Guenther Steiner vows all resources will be invested into striking new VF-23

Michelle Foster

Guenther Steiner has no intention of spending money on “other stuff”, the Haas team boss adamant their only investment right now is “in the car”.

Haas unveiled their new-look 2023 livery, the American outfit swapping out last year’s white for a predominantly black car that is sponsored by MoneyGram.

It’s Haas’ third title sponsor in the team’s brief Formula 1 history having previously partnered Rich Energy and Uralkali, neither of which ended on a good note.

That has at times left the team in a financial hole, but it’s one Steiner says was never as bad as it was made out to be.

“I’d say we were never in a bad position,” he told in an interview when asked if MoneyGram’s arrival had put the team in a better position.

“2020 was not an easy position, because of the pandemic when that broke out. But I think yes, it puts us in a very solid position.”

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A position that has also been helped by the introduction of a budget cap, this season the team’s limited to spending $135 million.

“The best one or not?” he continued. “I think in the beginning, we were very solid with everything.

“When we came in in ’16, there was no budget cap, so you are a lot lower than the other teams, even if you are in a good financial situation.

“But now also compared to the other ones, we are very competitive financially – not competitive, we are equal.”

But just because the books look better than they have done, don’t expect Haas to suddenly start throwing money at infrastructure updates.

“We want to invest the money in the car,” Steiner said.

“At the moment, whatever we have got, we invest in the car. There is nothing that you want to do outside at the moment. The system we have got, we just want to stabilise it and just make sure that we use everything to make the car go quick, nothing else.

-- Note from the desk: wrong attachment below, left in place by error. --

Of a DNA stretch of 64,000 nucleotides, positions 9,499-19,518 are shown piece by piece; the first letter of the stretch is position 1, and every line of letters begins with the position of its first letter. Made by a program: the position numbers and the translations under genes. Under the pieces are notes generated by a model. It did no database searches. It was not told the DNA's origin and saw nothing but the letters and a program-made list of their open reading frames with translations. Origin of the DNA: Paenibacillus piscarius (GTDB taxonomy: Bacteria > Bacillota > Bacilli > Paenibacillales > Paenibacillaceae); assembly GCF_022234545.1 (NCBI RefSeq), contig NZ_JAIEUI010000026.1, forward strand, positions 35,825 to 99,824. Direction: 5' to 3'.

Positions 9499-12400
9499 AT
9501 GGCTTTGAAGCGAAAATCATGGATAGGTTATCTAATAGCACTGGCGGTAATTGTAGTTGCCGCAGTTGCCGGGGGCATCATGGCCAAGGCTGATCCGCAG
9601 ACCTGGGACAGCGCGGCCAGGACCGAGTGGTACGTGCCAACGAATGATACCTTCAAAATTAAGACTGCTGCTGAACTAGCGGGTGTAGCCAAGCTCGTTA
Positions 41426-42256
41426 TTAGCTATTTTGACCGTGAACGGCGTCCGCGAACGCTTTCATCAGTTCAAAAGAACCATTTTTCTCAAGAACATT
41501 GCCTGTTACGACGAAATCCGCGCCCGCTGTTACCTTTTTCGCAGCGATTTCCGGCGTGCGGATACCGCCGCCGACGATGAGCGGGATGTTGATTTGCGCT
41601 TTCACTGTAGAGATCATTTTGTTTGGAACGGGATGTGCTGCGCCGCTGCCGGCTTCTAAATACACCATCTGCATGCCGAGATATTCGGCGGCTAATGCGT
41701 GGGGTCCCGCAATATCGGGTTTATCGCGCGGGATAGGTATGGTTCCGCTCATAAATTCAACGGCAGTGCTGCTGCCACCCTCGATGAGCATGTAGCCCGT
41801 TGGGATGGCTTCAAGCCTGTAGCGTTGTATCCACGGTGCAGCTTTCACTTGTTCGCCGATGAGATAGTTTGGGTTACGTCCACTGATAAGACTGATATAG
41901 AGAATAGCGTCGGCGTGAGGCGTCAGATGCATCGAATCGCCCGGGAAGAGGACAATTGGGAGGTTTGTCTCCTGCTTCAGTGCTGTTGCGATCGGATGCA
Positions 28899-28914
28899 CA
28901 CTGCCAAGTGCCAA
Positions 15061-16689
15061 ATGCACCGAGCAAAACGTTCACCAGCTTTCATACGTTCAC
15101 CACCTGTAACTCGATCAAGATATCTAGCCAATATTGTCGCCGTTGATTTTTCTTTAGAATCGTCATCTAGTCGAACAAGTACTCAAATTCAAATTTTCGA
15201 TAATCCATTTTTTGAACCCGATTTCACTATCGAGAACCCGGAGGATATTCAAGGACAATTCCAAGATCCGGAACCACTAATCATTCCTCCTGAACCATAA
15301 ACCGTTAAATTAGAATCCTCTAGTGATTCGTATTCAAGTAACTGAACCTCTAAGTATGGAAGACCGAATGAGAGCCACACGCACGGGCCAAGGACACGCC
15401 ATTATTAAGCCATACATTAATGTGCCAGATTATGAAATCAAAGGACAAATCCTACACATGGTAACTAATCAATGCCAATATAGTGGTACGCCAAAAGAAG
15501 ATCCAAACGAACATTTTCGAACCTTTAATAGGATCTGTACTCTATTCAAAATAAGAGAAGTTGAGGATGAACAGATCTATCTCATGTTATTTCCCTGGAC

“We are not focusing on other stuff, [saying] ‘oh we want to do this ourselves’ – no.

“Let’s stabilise how we do it now, and then if we want to change something, change it after, because otherwise if you try to do too much, we trip over.

“At the moment, we stick with the model, get the best out of it. If we can find savings or better investments within the budget cap by doing parts ourselves, then we do that afterwards. But not straightaway.”

Haas as a team have to do their part for the drivers

P8 last season having pipped AlphaTauri by two points, Haas want to improve on that this season with team owner Gene Haas confident that in Kevin Magnussen and new team-mate Nico Hulkenberg he has drivers who can score on any given Sunday.

“The aim for the 2023 season is naturally to do that more consistently and with Kevin Magnussen and Nico Hulkenberg I certainly believe we’ve got an experienced driver pairing more than capable of delivering those points on a Sunday,” said the American.

But for any driver, delivering the points depends largely on the car he’s given.

Last season Haas came out of the blocks firing, Magnussen scoring three times in the first four races. But then it petered out.

Haas opted not to make any major changes to the car in the first part of the season, but still managed to pull off a back-to-back double points-haul at the Austrian and British races.

But, after introducing their one big upgrade package at the Hungarian Grand Prix, one that failed to live up to its billing, they scored only a single point in the second half of the championship.

Mick Schumacher paid the price for trying to race an under-performing car into the points and crashing once too often, replaced by Hulkenberg in the off-season.

This year Haas need to own up to their own mistakes from 2022 and ensure that when the time comes to upgrade the car, whether it be in small increments or again one big update, they get it right.

They can’t ask Magnussen or Hulkenberg to score points in a car that only eighth best on the grid.